Let me start out by saying how much I cannot stand politics. Anything having to do with the word “election” gives me the heebie jeebies. I don’t put a lot of trust in humans to begin with (myself included), so when you give me a crop of people whose job it is to talk about themselves and convince people they are the bomb-dot-com, I have about -5% trust. But, as a responsible adult, I’ve been forcing myself to pay attention to this election cycle so I can make an “informed decision,” which, let’s be honest, is an oxymoron when we’re talking about politics.
While I’m 1000% not going to talk about the candidates or who I’m voting for, I do want to talk about the biggest smack in the face that I’ve realized this cycle: Can you imagine being an introverted politician?
Let’s back up.
I’m an INFJ on the Myers-Briggs scale. It basically means I’m an outgoing introvert who can handle public speaking just fine, but with an added dose (or twenty) of the intuition-feeling component. I don’t mind social situations, but lordy do they suck the soul out of me. I enjoy spending time in groups of people (okay…enjoy is a strong word…) but when I get home I am utterly exhausted, both physically and mentally. There have been numerous occasions at which I’ve just cried because I had nothing left in me after being with people.
Which leads us, essentially, to the definition of an introvert, taken from Susan Cain’s 2012 interview with TIME: “The key is about stimulation: extroverts feel at their best and crave a high degree of stimulation. For introverts, the optimal zone is much lower.” Susan wrote an incredible (and incredibly well-researched) book called Quiet: The Power of Introverts in a World That Can’t Stop Talking.
I’ve watched Trump/Cruz/Rubio/Bush/Kasich/Clinton/Sanders and more debates than I care to say, on both sides of the aisle. And I get sick to my stomach thinking about doing what they do. We are talking 12+ hour work days, for months at a time. And all of those 12+ hours? SPENT WITH PEOPLE. Oh, the humanity.
On top of that, we see these people going out to a lovely dinner and being mobbed by their adoring (or not so adoring) fans, and shaking hands and kissing babies, and talking talking talking talking talking. I imagine there is no such thing as date night, and definitely no nap time. They’re talking to HUNDREDS OF THOUSANDS of humans. They are always on. It actually makes me nauseous thinking about it.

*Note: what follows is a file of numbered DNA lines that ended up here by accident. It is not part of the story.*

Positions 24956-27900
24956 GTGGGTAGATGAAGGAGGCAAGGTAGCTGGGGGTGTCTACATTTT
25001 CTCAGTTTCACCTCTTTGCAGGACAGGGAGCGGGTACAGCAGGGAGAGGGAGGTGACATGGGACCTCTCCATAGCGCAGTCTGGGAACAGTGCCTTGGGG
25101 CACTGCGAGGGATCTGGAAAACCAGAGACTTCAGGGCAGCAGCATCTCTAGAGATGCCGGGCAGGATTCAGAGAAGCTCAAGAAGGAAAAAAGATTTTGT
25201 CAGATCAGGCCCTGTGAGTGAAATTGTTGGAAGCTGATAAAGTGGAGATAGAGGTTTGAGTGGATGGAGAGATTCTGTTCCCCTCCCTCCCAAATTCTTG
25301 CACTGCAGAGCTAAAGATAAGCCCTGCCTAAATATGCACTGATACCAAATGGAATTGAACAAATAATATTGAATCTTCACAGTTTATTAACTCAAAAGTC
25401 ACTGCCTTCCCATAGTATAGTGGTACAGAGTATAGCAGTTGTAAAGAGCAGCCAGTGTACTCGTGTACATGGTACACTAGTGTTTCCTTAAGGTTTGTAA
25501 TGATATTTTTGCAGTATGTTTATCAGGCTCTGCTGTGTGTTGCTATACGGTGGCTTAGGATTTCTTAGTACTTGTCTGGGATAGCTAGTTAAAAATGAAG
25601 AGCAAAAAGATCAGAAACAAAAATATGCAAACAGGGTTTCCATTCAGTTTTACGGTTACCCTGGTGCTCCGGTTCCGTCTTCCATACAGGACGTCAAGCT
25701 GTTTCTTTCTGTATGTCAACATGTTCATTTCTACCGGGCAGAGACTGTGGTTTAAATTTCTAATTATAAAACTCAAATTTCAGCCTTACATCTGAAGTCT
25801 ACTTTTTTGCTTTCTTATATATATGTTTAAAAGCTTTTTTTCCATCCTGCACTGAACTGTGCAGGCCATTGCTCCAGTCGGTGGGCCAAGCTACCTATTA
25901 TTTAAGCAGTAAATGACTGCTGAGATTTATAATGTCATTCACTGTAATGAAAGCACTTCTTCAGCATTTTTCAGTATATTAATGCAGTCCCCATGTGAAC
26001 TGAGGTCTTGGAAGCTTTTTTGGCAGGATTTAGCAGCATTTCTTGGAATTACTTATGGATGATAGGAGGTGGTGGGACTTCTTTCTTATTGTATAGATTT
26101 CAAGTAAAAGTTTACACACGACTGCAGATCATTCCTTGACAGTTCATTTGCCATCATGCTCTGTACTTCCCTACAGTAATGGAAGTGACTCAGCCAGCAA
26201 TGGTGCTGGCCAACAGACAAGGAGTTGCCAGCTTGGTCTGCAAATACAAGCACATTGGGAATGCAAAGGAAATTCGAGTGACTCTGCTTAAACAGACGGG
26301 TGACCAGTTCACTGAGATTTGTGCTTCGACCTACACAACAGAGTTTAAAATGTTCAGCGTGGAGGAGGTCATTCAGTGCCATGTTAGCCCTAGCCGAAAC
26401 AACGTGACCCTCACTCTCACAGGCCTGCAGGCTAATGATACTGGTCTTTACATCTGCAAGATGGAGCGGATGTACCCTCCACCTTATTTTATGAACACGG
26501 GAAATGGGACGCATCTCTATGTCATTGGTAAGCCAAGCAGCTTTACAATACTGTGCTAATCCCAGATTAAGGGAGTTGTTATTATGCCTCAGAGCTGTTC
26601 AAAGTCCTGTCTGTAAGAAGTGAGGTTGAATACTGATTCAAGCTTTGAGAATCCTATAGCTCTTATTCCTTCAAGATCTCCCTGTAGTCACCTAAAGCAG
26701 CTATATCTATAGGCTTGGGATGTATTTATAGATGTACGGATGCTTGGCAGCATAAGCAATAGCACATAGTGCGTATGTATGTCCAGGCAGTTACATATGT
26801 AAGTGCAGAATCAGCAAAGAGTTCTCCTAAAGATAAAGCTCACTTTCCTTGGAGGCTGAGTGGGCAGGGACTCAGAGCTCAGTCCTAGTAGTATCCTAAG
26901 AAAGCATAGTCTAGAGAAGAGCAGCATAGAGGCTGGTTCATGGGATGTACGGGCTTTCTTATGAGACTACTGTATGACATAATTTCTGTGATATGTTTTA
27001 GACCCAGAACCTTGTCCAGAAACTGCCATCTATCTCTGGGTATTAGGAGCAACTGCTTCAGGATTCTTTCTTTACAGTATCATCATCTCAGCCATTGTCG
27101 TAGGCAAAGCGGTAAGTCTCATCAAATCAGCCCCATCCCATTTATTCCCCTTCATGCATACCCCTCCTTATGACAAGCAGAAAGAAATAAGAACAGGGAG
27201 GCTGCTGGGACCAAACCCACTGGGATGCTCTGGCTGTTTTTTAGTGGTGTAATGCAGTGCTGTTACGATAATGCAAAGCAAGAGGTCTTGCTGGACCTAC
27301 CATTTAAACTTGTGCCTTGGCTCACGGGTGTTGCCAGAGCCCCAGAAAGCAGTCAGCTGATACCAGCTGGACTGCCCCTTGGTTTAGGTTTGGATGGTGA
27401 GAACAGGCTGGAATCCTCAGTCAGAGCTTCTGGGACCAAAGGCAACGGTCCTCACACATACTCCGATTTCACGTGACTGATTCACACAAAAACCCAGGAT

And you know what? Most of these people love it.
Which brings me to my point: Can an introvert be a politician? Especially, can they handle the stress to their systems that a presidential campaign would cause?
Matt and I were talking about it this week, and we know that neither of us could. And I bet that is true for most introverts. Yet………introverts are incredible critical thinkers. Amazing listeners. Creatives. And they are people who tend to only speak when they really have something to say.
Let’s look at some famous introverts: Albert Einstein, Warren Buffet, Rosa Parks, Mahatma Gandhi, Bill Gates, J.K. Rowling. We are in some good company. Along with some pretty good presidents: Lincoln, Jefferson, Madison, among others.
I thought this was isolated to presidents before the advent of TV and social media and ridiculously long presidential campaigns, but alas, our current POTUS is even said to be an introvert.
So can we be politicians? Technically, yes. But with around half of the country being introverted, I imagine most of us see the wild, wild world of campaigning and know that we’d never even entertain the idea of running for president–even though we may be the most qualified.
While I won’t use the “d” word (discrimination–okay so I used it), I will say that the current election system is not set up to allow introverts an adequate go at running the country. You’re automatically discounting TONS of people who could probably be actual bomb-dot-coms, but just not tell you all about it. We can think about it, and probably could have killer blogs or websites or books about our ideas and suggestions, but there’s seldom an introvert who can handle the campaign trail.
I’m not saying that extroverts shouldn’t be president, or that there is any type of hierarchy in the introvert-extrovert distinction. I’m simply saying that introverts could totally kick butt at running a country (or a company, for that matter), but it seems harder for them to reach the finish line (here being the general election) than it does extroverts. And when we start to look at things that way, where else are we drawing lines in the sand along the I/E border where one personality type is naturally forced out?
I’ll leave your wandering brain with this quote from Susan Cain, which surely is applicable not only to this argument, but to our society’s going-ons in general:
“It’s a culture that says it rewards authenticity, but it really rewards a curated, managed kind of authenticity. It’s not and will never be the authenticity of two friends sitting down and having a cup of coffee together and sharing the truth of their lives.”
Let’s change that.
PS: You can buy Susan’s book “Quiet” here: Quiet: The Power of Introverts in a World That Can’t Stop Talking